D&D General Time Pressure and Adventures

Your DM says that tonight's adventure has a time limit. What's your first reaction?

  • Personally offended ("Okay first of all, how dare you?")

    Votes: 0 0.0%
  • Negative ("Ugh, boring. Nobody wants to watch their resources so closely.")

    Votes: 1 1.7%
  • Completely uninterested ("Gosh, look at the time, I forgot I had to go to a thing. See ya'll next w

    Votes: 2 3.4%
  • Combative (Argument after argument, hoping to wear the DM down and force them to change their mind

    Votes: 0 0.0%
  • Inflexible ("Whatever, we do what we want. If we fail, it's the DM's fault for imposing a time limi

    Votes: 1 1.7%
  • Indifferent ("Sounds good. I'll go load up on potions and coffee, and meet back here.")

    Votes: 13 22.0%
  • Positive ("It's a puzzle! So first, we need to prioritize stealth and save resources. If we...")

    Votes: 24 40.7%
  • Enthusiastic ("HECK YEAH! Right to the point, no dilly-dallying around! Let's move, team!!!")

    Votes: 15 25.4%
  • Other (allow me to explain)

    Votes: 3 5.1%

Oofta

Legend
I was keeping it simple for the purpose of brevity. Things are a'happening within context (for instance on the last excursion the group found that their exit was sealed off by the residents. I was simply alluding to the fact that there's no baked in plot-based ticking clock.

Time passage is a thing, naturally, as are the responses to player actions.
I didn't mean to pick on you or your post, but there have been other people stating that 5E is easy because the group always goes into the dungeon, retreats to safety and then head back down the next day. That, or going into a rope trick for an hour or hiding in a hut for a long rest.

I'm just saying that in many cases you don't need a ticking clock, you just need the opposing forces react to the actions of the PCs. The PCs stopping after the enemy knows you're there (or should logically know) frequently will not be a good idea in my campaigns.
 

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Mort

Legend
Supporter
I didn't mean to pick on you or your post, but there have been other people stating that 5E is easy because the group always goes into the dungeon, retreats to safety and then head back down the next day. That, or going into a rope trick for an hour or hiding in a hut for a long rest.

I'm just saying that in many cases you don't need a ticking clock, you just need the opposing forces react to the actions of the PCs. The PCs stopping after the enemy knows you're there (or should logically know) frequently will not be a good idea in my campaigns.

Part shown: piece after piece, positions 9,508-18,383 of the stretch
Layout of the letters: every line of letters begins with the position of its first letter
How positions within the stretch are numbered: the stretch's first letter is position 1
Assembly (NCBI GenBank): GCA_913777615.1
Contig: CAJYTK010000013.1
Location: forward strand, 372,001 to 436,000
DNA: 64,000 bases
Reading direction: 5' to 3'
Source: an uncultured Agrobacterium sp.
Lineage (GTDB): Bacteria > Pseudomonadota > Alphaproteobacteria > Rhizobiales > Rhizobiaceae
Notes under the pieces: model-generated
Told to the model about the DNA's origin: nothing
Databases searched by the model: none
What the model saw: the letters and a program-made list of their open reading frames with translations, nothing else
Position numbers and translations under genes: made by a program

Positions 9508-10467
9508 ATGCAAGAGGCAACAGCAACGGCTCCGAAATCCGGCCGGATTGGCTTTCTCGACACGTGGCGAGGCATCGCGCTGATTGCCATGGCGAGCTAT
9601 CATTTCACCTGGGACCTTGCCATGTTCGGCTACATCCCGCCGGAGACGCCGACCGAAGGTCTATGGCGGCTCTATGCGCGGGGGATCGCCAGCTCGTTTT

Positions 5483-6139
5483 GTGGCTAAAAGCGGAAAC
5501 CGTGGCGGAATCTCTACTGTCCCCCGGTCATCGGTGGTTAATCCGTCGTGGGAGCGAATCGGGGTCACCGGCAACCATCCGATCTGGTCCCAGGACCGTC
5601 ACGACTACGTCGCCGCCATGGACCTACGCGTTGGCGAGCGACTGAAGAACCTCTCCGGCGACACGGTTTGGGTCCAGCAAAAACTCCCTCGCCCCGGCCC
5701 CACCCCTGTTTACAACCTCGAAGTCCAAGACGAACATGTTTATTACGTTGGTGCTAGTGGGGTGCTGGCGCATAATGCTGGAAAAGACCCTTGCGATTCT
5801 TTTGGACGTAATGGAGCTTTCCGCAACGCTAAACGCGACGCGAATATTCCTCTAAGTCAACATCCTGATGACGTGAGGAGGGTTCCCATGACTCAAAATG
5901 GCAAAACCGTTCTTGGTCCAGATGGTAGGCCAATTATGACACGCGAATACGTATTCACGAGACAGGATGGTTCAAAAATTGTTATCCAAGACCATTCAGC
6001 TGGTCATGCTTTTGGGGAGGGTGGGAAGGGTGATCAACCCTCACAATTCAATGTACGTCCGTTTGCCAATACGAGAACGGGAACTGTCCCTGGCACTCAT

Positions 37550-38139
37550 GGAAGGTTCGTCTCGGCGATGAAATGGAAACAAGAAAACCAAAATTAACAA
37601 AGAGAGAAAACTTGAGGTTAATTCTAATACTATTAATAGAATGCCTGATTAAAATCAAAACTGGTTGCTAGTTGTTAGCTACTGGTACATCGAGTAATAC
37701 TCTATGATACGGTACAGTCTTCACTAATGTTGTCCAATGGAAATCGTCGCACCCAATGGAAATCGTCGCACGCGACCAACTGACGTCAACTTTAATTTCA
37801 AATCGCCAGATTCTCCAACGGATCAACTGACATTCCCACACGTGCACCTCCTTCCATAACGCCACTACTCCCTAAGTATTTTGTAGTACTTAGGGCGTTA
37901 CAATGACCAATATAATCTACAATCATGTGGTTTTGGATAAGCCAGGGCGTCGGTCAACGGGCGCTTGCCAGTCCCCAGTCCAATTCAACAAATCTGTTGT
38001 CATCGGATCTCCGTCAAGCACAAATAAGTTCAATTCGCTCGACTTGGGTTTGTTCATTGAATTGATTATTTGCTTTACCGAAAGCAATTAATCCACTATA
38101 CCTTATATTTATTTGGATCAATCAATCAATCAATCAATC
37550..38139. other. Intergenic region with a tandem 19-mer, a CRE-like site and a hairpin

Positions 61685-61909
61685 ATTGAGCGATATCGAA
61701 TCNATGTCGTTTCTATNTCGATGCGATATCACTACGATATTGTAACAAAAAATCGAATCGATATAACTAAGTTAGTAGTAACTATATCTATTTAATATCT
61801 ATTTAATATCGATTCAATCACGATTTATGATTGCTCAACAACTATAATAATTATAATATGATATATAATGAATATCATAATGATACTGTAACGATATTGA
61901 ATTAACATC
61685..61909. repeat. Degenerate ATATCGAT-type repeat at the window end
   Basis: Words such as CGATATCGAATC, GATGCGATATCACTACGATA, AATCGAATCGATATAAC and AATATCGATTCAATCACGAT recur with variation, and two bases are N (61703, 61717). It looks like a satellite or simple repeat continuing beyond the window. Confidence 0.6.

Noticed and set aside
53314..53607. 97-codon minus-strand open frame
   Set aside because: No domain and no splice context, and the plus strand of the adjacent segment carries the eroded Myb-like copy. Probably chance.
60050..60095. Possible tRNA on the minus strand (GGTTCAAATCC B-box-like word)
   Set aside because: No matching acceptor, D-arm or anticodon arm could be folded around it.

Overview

I agree. Except that what you propose IS also a ticking clock. If the group retreats into a tiny hut (or rope trick, or out of the dungeon or whatever) AFTER confronting but not dealing with a group of baddies? Every moment they are inaccessible is a moment the baddies can prepare for when you become accessible!

Ticking clock doesn't have to be a literal countdown timer, it just has to mean that time matters.
 
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James Gasik

Legend
Supporter
Yeah, I mean, any dungeon or adventuring area is a living environment. Players come in and kill Bob and Gob the guards and go hide in a pocket dimension somewhere, the place is quickly going to be on high alert with patrols, prepared ambushes, and countermeasures active. That's why you should move faster, no clock required.
 

Musing Mage

Pondering D&D stuff
I didn't mean to pick on you or your post, but there have been other people stating that 5E is easy because the group always goes into the dungeon, retreats to safety and then head back down the next day. That, or going into a rope trick for an hour or hiding in a hut for a long rest.

I'm just saying that in many cases you don't need a ticking clock, you just need the opposing forces react to the actions of the PCs. The PCs stopping after the enemy knows you're there (or should logically know) frequently will not be a good idea in my campaigns.

All good! I didn't feel picked on, it's a discussion after all. :)

I hear you 100%. From an overall perspective, yes, there are natural time-pressures that aren't necessarily spelled out, but they are there. In responding to the thread my mind simply went to the notion of a plot-induced ticking clock... which I don't think is necessary for an exciting game... but at the same time it's fun to have from time to time.
 

Dausuul

Legend
It depends on whether I think the DM has thought through this plan. Specifically:
  • Is the time limit meaningful? Are there clear consequences if we fail to meet it, and is the DM prepared to impose those consequences?
  • Does the DM understand that you can't just keep combat difficulty cranked up to its "one encounter per day" setting if you're going to have multiple encounters under time pressure?
  • What level is the party? (Low-level PCs have far less endurance.)
  • Who in the party is playing a spellcaster? (Some players are better at conserving spell slots than others.)
If the DM and my fellow players understand what they're getting into, however, I am a fan of time pressure. D&D was designed to have time be a factor, and a whole lot of systems work better when that is in place. It also adds focus to the game and challenging decisions about priorities.
 

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